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Opinion: Brian Mulroney leaves behind a contentious legacy with Indigenous peoples – The Globe and Mail

March 15, 2024

Russ Diabo is a member of the Mohawk Nation at Kahnawake, and a First Nations policy analyst.

There will likely be few accolades offered by Indigenous people at the coming funeral for former prime minister Brian Mulroney. While his government’s tortuous dealings with Indigenous peoples ended with moves toward conciliation – albeit ones that remain unfulfilled – they began with disregard and duplicity. And they will forever be seared with the image of soldiers confronting an Indigenous community for the sake of a golf course.

Mr. Mulroney’s Progressive Conservatives won a majority government in 1984, just as Canada was grappling with the constitutional status and the meaning of self-government of Aboriginal peoples. In the Constitution created two years before, Section 35 “recognized and affirmed the existing aboriginal and treaty rights of aboriginal peoples,” while Section 37 mandated four constitutional conferences between first ministers and the leaders of the four national Aboriginal organizations to identify and define these rights. The first two conferences were held in 1983 and 1984; Mr. Mulroney would chair the ones in 1985 and 1987.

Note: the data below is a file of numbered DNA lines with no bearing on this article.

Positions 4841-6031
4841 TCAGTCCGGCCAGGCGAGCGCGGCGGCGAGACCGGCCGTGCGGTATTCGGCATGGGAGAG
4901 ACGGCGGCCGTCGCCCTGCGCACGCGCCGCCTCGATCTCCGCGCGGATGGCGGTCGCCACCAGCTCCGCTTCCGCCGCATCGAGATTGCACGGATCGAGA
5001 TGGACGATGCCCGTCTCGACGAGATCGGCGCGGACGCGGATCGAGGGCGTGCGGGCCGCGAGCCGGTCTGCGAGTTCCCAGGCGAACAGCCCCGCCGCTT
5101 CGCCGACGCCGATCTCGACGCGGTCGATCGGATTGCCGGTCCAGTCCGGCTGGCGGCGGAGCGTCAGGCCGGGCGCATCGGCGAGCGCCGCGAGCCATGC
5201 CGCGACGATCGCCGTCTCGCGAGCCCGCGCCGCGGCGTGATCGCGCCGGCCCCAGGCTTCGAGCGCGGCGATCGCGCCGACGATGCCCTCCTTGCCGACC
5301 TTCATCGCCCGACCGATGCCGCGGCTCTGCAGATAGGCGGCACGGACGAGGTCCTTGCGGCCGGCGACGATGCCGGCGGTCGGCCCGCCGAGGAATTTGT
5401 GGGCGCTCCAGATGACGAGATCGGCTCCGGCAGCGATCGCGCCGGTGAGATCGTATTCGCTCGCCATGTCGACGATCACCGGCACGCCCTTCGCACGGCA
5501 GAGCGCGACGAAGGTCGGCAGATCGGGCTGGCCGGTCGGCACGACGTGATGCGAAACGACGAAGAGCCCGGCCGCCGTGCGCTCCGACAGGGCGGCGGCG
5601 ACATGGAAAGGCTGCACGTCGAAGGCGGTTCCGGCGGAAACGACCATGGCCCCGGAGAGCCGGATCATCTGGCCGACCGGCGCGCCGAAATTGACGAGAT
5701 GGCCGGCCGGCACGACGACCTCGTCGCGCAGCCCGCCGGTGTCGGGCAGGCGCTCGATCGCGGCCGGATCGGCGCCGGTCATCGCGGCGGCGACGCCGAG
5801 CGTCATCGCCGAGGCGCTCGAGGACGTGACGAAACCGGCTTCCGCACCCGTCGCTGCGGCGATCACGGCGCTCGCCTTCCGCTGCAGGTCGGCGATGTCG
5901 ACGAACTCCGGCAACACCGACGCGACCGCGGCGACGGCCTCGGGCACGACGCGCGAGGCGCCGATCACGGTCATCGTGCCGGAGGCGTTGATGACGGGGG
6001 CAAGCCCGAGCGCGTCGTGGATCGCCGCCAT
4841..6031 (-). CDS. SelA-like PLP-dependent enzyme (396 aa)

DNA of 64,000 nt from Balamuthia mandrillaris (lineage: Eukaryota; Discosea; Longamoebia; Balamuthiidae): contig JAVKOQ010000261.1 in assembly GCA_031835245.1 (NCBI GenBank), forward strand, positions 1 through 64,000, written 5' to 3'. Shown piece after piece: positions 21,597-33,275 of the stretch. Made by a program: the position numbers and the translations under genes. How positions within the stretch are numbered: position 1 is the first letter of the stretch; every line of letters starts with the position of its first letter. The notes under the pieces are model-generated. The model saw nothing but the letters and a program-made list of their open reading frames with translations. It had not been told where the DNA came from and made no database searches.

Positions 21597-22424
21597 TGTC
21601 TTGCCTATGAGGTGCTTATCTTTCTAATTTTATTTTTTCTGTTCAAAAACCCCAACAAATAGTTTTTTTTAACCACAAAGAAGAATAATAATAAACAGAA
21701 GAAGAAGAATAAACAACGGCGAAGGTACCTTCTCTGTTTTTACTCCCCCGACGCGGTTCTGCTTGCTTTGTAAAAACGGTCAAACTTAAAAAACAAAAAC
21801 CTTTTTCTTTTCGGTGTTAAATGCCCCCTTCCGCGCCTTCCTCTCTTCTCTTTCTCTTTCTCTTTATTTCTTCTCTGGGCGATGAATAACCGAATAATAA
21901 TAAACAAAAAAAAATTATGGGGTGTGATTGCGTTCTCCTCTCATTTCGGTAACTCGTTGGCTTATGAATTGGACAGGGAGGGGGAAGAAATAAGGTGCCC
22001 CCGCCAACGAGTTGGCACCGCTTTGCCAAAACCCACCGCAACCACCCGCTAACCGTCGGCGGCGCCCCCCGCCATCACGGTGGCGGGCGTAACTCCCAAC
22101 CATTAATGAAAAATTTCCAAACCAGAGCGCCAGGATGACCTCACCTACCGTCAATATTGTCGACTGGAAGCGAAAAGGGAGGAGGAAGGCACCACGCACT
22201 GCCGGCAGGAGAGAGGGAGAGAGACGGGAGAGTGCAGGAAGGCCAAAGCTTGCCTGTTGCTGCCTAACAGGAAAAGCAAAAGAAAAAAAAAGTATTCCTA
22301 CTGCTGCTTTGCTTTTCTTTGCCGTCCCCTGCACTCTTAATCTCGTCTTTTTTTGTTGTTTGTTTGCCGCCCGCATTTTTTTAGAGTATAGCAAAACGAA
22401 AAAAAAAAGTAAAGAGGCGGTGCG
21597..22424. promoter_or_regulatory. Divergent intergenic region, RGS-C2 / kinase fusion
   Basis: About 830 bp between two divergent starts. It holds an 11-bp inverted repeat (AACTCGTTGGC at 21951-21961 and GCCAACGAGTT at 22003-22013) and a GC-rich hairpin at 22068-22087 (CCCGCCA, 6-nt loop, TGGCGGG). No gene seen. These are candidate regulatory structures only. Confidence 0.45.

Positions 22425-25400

The talks were contentious. In 1983, a special House committee on Indian self-government recommended amending the Constitution to recognize First Nations self-government as a distinct order of government with defined jurisdiction. Yet, Crown representatives took an adversarial approach during the conferences, asserting that Section 35 rights were an “empty box” until filled by negotiated agreements. The four national Aboriginal organizations countered that the “box” had always been full, and that self-government was an inherent right that the Crown needed to recognize before negotiations could proceed.

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